Norfolk Golf & Country Club is a 9-hole semi-private course located in the small town of Simcoe, Ontario. With history dating back to 1895, (the 17th oldest club in Canada), Norfolk is a hidden gem for those seeking classic golf architecture laid over intriguing terrain.
It is easy to overlook the par 34, 2,610 yard layout as a rather tame challenge, especially with both par 5s measuring under 460 yards. This is all a deception! Norfolk truly is a shotmakers course. It is extremely intriguing round after round, and filled with strategic decisions to test golfers of all skill levels.
Take the 1st hole, a 306 yard, par 4. Should you hit driver from the elevated tee, your approach will be a challenging pitch from an uneven lie, over a small bunker to an elevated green with a false front. Not the easiest way to start your round. Laying back with a long iron increases your odds of a flat lie, however, accuracy is key with this strategy. The left half of the fairway has severe undulations that tend to kick your ball into the rough. Even the shorter hitter must decide between driver or less as the fairway is widest and flattest at the 150 yard marker.
An extremely short green to tee walk (a consistent theme at Norfolk) brings you to the 145 yard par 3, 2nd hole. The green is cut into a steep slope, and reminiscent of the 4th hole at Pinehurst No. 4, only more severe if you miss left or right.
The par 4, 342 yard 3rd hole is one of the best at Norfolk. The tee shot is partially blind thanks to a pair of massive hills that form the beginning of the fairway. While you can see the flag from the tee, taking dead aim brings you unnecessarily close to OB right and will result in a blind approach blocked by trees and yet another steep slope leading up to the elevated green.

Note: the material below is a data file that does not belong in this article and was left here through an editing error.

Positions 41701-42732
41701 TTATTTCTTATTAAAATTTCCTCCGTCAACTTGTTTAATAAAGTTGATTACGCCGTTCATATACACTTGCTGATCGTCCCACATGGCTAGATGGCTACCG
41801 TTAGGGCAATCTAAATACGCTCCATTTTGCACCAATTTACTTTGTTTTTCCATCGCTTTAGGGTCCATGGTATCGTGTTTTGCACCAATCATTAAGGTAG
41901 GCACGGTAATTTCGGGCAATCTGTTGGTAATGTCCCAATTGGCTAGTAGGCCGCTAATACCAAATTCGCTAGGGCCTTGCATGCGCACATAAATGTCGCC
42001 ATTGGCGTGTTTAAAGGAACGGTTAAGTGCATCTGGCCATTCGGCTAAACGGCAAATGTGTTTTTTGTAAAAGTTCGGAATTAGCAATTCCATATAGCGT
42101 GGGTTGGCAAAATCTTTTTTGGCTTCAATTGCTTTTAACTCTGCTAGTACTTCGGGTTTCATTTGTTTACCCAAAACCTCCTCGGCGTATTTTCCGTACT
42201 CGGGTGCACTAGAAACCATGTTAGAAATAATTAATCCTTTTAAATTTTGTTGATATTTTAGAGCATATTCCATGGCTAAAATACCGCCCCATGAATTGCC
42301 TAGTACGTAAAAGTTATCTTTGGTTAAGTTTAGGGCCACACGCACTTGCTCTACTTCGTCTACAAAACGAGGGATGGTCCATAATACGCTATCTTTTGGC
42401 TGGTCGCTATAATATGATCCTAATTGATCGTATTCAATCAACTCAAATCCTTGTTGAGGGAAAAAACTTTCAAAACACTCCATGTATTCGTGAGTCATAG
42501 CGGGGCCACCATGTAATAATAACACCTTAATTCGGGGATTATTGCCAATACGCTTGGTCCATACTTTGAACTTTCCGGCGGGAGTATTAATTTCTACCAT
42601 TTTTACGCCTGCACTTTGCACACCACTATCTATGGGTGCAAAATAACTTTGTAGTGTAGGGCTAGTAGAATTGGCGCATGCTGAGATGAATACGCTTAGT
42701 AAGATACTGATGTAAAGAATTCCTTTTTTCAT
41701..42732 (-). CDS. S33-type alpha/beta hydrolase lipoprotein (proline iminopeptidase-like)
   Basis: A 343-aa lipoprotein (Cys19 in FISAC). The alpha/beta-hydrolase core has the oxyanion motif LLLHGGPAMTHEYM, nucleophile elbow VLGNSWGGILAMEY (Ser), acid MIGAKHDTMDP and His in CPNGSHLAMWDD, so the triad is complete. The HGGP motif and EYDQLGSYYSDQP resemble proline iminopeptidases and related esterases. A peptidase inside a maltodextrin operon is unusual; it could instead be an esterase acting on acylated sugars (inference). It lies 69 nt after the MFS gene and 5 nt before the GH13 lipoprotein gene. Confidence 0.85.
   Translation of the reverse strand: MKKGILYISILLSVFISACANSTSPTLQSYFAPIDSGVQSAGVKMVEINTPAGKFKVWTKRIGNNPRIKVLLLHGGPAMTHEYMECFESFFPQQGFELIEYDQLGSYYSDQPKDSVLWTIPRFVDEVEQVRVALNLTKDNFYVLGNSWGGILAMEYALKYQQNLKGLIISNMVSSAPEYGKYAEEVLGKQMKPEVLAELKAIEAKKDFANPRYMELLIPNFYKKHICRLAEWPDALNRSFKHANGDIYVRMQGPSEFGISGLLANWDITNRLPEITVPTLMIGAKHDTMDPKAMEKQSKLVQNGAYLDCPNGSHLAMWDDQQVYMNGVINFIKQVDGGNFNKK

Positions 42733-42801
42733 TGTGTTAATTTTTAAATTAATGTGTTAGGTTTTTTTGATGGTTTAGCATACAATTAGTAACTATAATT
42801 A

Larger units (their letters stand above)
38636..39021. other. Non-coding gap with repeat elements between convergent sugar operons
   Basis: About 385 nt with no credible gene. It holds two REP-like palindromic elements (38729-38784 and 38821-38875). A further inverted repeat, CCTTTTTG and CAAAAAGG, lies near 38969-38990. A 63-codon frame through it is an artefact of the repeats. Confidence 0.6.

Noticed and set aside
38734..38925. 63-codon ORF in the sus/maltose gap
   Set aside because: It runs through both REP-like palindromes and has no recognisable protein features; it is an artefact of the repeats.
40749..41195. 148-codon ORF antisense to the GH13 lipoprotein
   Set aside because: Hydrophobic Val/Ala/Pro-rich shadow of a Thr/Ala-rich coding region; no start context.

The 453 yard 4th hole is the first of back-to-back par 5s. While relatively short by today’s standards, a good drive is required to reach the crest of the hill. From this point you are rewarded with a clear view of the green. Anything landing short of the crest will kill the rollout of your drive and result in a blind uphill approach. For a bit of variety, I sometimes play this hole as a long par 4 from the front left tee.
My favourite hole on the course is the 5th, a dogleg right par 5 that measures 456 yards. The elevated tee offers a glimpse of downtown Simcoe, reminding you the course is only a short walk from the main street (a unique characteristic Lorne Rubenstein recently wrote about). A perfectly placed drive up the left side of the fairway gives you an angle to go for the green in two. The trouble is the shot is blind, usually sidehill/downhill and played to a green surrounded by OB on 3 sides. A layup is nearly as challenging given the blind approach and severe pitch of the fairway.